Saturday, June 5, 2010

What is Western Financialism?

Over time in this blog I have deployed the term Western Financialism to describe an economy like the one we have in the United States. But what does that mean? To me, Western Financialism, focuses on consumer spending, particularly in the middle class, a la "middle class consumerism," over production and exporting, and to finance such spending, debt.

Western Financialism means running an economy in the least sustainable way possible, by relying on population growth, unaffected demographics (not yet indoctrinated in WF [China, India, South America, etc.]), and inflation as fuel for the continuation of growth. Maddeningly simple, and yet hyped as complexity, this kind of economy ticks not like an engine of growth, but like that of a bomb set to explode.

Western Financialism never seeks stasis, but always looks for fresh victims in order to sustain its ravenous feeding cycle. Western Financialism is a virus. Fresh off a trip to China to "encourage spending and decrease economic reliance on exports," please see older blog post here, Tim Geithner now speaks to the G20. While the Europeans seek to control their budget deficits in light of the current meltdowns of their member nations, Mr. Geithner, the current mouthpiece for economic recklessness has this to say:
"Stronger domestic demand growth in Japan and in the European surplus countries is needed," Geithner said at a separate press briefing in Busan. Spending in both areas is “relatively weak,” he said.
What is the European sentiment against which such a retort was drawn? (both above and below quoted from Bloomberg article, here)
While Geithner echoed the view that fiscal consolidation is needed, he said it should be done over the “medium term.” European officials said today that budget tightening needs to come next year, and German Chancellor Angela Merkel said that growth can’t come at the price of high state budget deficits.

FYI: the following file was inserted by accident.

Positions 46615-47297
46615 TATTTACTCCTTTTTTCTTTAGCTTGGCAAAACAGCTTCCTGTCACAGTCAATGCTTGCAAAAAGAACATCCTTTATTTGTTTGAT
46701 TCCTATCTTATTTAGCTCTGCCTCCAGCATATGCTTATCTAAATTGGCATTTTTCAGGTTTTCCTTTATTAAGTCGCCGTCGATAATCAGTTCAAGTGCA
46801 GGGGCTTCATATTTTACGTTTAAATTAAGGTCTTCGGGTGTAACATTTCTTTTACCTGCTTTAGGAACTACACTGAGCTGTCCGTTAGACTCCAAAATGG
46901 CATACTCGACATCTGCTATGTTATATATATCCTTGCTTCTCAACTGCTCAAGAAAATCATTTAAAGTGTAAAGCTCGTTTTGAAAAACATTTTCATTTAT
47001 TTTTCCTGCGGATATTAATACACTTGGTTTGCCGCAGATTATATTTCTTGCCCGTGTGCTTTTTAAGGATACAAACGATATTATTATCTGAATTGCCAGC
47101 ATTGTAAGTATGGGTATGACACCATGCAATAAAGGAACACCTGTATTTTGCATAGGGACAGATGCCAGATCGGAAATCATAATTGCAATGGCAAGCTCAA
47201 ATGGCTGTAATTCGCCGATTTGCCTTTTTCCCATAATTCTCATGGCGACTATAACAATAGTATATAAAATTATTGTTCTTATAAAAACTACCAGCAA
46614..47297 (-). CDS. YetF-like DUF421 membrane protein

So in keeping with his policy of fighting fire with fire, debt and spending against a backdrop of wealth destruction brought about by debt and spending, Geithner pledges his mind and diplomatic sway toward the ruination of others for the benefit of ... who?  Politics and economics are inexorably linked.  For this reason no man or woman has the balls to stand against this hypocricy and self-start a sort of economic Middle-ages where the tumult of times past are digested before an economic Renaissance could be born. For shame.

A dude I follow on twitter, @Dasan, wrote a book report, here, on The Big Short by Michael Lewis. He (Dasan) selected a few favorite quotes from the novel.  A bit out of context, but give this quote, my favorite, a try:
After a meeting with Ken Lewis, CEO of Bank of America: “I was sitting there listening to him. I had an epiphany.  I said to myself, Oh my God, he’s dumb!  A light bulb went off.  The guy running one of the biggest banks in the world is dumb!”
When will that day come for the nations who listen, and are coerced into agreeing with, the complete economic nonsense bandied about by these politician-economists who fail to make tough economic decisions at home? Maybe that day has already come?

I wonder what America will look like as a 2nd World country. I think I will find out before my time passes.